The High R-Value Foundation Assemblies are summaries of the results of BSC’s ongoing High R-Value Enclosure research — a study that BSC has undertaken for the US DOE’s Building America research program to identify and evaluate residential assemblies that cost-effectively provide 50 percent improvement in thermal resistance.
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Standard 8-in Concrete with R10 interior insulation results in moisture buildup behind the wall.
According to the IECC, new residential construction of conditioned basements in DOE climate zones 4 and greater must be constructed with continuous R-10 insulation or R-13 in a framed wall. Continuous R-10 is typically installed by applying a roll batt directly to the foundation wall which consist of fiberglass batt. In some areas, the roll batt is covered with a polyethylene vapor barrier, as was simulated in the hygrothermal analysis. In the IRC, there have been improvements to the building code which do not recommend a Class I or II vapor control layers in the basement or on the below grade portion of any wall. Commonly a perforated facer is used which is vapor and air permeable.
The installation of R-10 continuous insulation, even as a roll batt, has significant energy improvements over uninuslated foundations, with savings of approximately 31 MBtus (more than half of an uninsulated basement) according to simulations. Roll batt is used because it is very inexpensive and meets code, although there are other alternatives that peform better, as shown in some of the following cases. These alternatives are more expensive for the contractor, and homeowners are unaware of the benefits.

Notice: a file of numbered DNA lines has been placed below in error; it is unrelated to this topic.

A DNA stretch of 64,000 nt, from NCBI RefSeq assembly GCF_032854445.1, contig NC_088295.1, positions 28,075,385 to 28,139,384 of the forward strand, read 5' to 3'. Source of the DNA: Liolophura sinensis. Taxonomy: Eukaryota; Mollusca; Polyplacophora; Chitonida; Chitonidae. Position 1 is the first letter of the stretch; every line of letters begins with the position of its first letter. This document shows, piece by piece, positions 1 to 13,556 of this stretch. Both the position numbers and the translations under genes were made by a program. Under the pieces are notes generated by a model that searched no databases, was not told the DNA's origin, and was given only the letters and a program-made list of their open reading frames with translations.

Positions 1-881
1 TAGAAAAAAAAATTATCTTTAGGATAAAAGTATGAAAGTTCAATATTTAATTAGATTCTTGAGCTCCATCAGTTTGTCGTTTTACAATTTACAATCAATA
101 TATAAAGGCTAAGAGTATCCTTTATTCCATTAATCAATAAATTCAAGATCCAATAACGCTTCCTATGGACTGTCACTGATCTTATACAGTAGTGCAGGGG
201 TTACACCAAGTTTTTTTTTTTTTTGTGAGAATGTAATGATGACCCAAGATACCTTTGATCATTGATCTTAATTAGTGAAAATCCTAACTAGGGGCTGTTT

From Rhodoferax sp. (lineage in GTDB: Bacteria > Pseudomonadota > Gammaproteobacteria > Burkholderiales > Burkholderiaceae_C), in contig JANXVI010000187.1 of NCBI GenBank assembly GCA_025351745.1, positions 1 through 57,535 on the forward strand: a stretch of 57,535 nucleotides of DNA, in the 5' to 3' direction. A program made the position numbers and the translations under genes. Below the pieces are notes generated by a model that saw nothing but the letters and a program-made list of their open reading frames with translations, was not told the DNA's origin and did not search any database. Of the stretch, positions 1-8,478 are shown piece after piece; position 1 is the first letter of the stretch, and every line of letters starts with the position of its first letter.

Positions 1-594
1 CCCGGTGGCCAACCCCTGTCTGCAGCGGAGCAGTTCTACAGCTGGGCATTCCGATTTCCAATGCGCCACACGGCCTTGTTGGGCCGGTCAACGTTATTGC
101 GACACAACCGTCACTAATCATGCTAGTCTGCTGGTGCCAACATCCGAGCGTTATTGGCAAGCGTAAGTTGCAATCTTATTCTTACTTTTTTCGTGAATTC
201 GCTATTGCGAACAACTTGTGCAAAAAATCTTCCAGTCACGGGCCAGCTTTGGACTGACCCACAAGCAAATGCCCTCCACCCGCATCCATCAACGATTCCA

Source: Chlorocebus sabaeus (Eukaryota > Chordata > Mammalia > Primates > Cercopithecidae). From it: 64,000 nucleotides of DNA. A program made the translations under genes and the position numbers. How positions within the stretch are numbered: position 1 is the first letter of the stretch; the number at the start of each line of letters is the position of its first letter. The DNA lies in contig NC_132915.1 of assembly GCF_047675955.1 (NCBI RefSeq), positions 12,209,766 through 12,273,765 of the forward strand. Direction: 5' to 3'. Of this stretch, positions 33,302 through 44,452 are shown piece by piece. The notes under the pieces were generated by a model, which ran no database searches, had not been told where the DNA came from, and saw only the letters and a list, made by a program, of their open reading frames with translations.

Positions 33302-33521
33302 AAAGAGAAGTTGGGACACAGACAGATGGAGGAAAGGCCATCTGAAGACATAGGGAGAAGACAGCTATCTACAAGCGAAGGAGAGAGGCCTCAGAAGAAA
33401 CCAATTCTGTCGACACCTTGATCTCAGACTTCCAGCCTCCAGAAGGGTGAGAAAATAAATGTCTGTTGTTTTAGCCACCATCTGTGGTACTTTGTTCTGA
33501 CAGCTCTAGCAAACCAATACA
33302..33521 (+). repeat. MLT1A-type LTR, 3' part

There are moisture issues with this insulation strategy that are evident both in field investigations and simulations. Fiberglass batt is air and vapor permeable, so moisture and air can move through the insulation.
As can be seen in Figure 2, the relative humidity against the concrete foundation wall is elevated through the entire year. If there is air leakage
Uncontrolled and/or unintended airflow through a building enclosure or between units of occupancy. Leakage from indoors to outdoors is known as exfiltration and leakage from outdoors to indoors is known as infiltration. Air leakage can cause indoor air quality problems, condensation, excess energy use, comfort complaints, and smoke transport.
Related resource: Air Leaks—How They Waste Energy and Rot Houses, RR-0303: Ventilation and Air Leakage
Constructability and Cost
This is the most inexpensive alternative in terms of initial capital cost, which is the reason it is chosen. Continuous roll batt makes finishing the basement with gypsum board difficult, unless the roll batt is removed.
This wall is not recommended based on this analysis, other reports, and field investigations of moldy basements.